Yale lab technician Raymond Clark III pleaded not guilty Tuesday to the murder of Annie Le GRD ’13.
At the 10-minute hearing in New Haven Superior Court, the prosecution introduced a new charge against Clark, in addition to the original charge of murder. The new charge, felony murder, would allow a jury to convict Clark of killing Le even if the death occurred unintentionally in the process of committing another felony, such as kidnapping or rape.
Also at the hearing, Judge Roland Fasano said the remaining search and seizure warrants that are still under seal will be discussed at the next pre-trial hearing, scheduled for March 3.
Clark spoke only a few words Tuesday, waiving his right to a probable-cause hearing, in which the prosecutors would have needed to prove they had enough evidence for the two charges.
Beth Merkin, one of Clark’s two public defenders, said the additional charge of felony murder allows the prosecution to construct a number of possible scenarios in which Clark could have caused Le’s death.
“In any hypothetical homicide, felony murder ensures the prosecution won’t get boxed-in,” she said. “It provides for alternate theories to be made about the crime.”
State prosecutor John Waddock declined to comment, and the prosecution has yet to name a motive in Le’s slaying.
Jack Ford ’72, a prominent legal commentator and retired trial lawyer, said the decision to plead not guilty does not preclude Clark from later pleading guilty and seeking a plea a bargain at some point during the trial process.
Ford, who is also teaching the Branford College seminar “Trials of the 20th Century” this semester, said both the felony murder and original murder charge allow for the possibility of a lifetime prison sentence.
Also during the hearing, Fasano allowed for the return of a vehicle owned by Clark’s mother, Diane Clark, provided that the prosecution still has the opportunity to submit the car as secondary evidence should they need it during a trial. Just before 4 p.m. on Sept. 8, Clark left 10 Amistad St., where Le’s body was found, before entering his mother’s car, a 1999 red Ford Taurus; police later searched the car and found bloodstained evidence, according to court documents released in November.
“We have confirmed that the police have found nothing of evidentiary value in the car,” Merkin said.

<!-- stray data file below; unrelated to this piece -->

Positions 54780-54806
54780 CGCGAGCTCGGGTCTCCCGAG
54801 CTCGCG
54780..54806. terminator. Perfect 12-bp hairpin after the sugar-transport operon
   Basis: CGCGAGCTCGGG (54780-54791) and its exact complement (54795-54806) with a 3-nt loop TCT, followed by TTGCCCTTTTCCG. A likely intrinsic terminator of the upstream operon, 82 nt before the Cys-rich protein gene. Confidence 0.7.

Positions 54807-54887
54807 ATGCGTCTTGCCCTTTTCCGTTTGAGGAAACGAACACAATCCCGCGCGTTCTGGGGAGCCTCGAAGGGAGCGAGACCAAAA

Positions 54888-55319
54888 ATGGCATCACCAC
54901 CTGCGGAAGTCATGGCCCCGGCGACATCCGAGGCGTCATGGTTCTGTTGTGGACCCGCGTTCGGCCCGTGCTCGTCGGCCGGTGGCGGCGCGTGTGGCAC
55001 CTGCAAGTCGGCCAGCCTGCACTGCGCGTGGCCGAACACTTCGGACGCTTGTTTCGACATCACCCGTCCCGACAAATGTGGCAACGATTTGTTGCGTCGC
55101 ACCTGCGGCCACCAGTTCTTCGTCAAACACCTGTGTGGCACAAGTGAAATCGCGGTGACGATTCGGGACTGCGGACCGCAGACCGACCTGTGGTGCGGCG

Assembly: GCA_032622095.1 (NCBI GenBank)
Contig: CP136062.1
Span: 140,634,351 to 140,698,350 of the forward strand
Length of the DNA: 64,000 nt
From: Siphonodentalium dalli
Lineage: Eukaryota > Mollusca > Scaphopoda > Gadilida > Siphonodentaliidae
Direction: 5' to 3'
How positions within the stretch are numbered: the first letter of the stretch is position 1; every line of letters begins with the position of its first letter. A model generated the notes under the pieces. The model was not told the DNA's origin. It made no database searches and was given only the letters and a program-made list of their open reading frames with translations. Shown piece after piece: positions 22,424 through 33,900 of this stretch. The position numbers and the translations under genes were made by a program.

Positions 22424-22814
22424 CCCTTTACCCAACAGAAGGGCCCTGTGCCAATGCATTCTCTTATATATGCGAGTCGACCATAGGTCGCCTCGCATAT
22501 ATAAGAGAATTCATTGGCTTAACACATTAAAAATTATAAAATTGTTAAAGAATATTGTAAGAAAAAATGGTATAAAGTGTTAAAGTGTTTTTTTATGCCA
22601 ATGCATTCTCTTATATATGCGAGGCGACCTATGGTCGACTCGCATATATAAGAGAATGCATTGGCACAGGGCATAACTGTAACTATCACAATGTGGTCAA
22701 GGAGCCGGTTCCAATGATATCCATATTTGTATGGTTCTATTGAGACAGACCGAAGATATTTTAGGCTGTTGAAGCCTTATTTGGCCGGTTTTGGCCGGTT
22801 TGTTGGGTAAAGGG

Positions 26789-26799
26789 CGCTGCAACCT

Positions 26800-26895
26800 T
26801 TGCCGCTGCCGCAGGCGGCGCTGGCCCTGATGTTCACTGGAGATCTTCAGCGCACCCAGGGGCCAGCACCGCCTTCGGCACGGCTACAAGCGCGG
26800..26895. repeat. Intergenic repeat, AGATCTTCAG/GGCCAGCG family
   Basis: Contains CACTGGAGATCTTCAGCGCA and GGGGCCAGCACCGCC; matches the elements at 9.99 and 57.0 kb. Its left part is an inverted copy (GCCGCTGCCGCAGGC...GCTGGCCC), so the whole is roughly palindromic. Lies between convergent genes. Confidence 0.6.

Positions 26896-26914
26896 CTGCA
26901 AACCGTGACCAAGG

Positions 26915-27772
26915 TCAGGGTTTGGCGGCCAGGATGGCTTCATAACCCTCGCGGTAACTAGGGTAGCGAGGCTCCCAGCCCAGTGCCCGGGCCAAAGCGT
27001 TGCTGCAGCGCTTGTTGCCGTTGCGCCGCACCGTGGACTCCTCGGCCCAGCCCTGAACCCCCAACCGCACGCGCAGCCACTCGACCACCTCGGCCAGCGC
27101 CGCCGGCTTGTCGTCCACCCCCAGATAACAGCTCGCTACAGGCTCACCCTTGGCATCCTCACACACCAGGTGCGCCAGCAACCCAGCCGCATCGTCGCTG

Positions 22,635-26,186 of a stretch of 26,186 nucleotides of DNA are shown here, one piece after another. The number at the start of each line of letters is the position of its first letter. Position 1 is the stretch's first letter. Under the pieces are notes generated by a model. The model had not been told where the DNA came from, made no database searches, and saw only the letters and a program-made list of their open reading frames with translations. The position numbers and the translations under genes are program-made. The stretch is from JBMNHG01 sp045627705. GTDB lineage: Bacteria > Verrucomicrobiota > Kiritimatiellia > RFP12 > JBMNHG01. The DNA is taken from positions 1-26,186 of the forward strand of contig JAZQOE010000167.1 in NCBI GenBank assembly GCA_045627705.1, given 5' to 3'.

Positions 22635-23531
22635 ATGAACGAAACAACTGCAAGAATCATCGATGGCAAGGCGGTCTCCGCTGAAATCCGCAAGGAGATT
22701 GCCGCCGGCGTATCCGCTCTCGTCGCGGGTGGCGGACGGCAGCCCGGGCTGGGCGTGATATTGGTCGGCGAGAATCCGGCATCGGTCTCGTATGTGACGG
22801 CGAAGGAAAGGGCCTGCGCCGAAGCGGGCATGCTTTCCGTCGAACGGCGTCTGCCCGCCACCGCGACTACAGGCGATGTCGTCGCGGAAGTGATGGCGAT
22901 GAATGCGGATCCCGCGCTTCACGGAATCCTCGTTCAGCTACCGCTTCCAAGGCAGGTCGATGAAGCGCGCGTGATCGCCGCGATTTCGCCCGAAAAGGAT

New Haven Police Department spokesman Joe Avery declined to comment because Le’s murder is still an ongoing investigation.
With regard to the court documents that remain sealed, Merkin said she is confident some new information will be released at the next pre-trial hearing in March. She added, however, that she expects any information already redacted in the materials, originally released in November, will remain unavailable to the public, as will any content related to the redactions.
On Nov. 6, Fasano ruled that releasing the redacted court records would not interfere with Clark’s right to a fair trial. Although the defense lawyers had argued that the information would taint the pool of potential jurors, Fasano said the high level of publicity already surrounding the case makes juror bias unlikely. But to protect Clark’s right to a fair trial, the judge excluded pieces of the documents that he considers inflammatory, unfairly prejudicial or invasive of privacy.
One of the defense’s worries with the release of the remaining sealed documents is that the details contained in them may affect the defense’s ability to select an unbiased jury if Clark’s case goes to trial, Merkin said.
But in the actual legal proceedings, Ford said, the defense should not be so preoccupied with keeping certain information from a potential jury pool.
“[Media attention] is definitely one of the major difficulties of high profile trials,” Ford said. “But potential jurors aren’t disqualified because they know all of the gruesome details. It matters only that they haven’t made up their mind if Clark is guilty or not.”
Police arrested Clark on Sept. 17, and he is currently being held on a $3 million bond the MacDougall-Walker Correctional Institution in Suffield, Conn.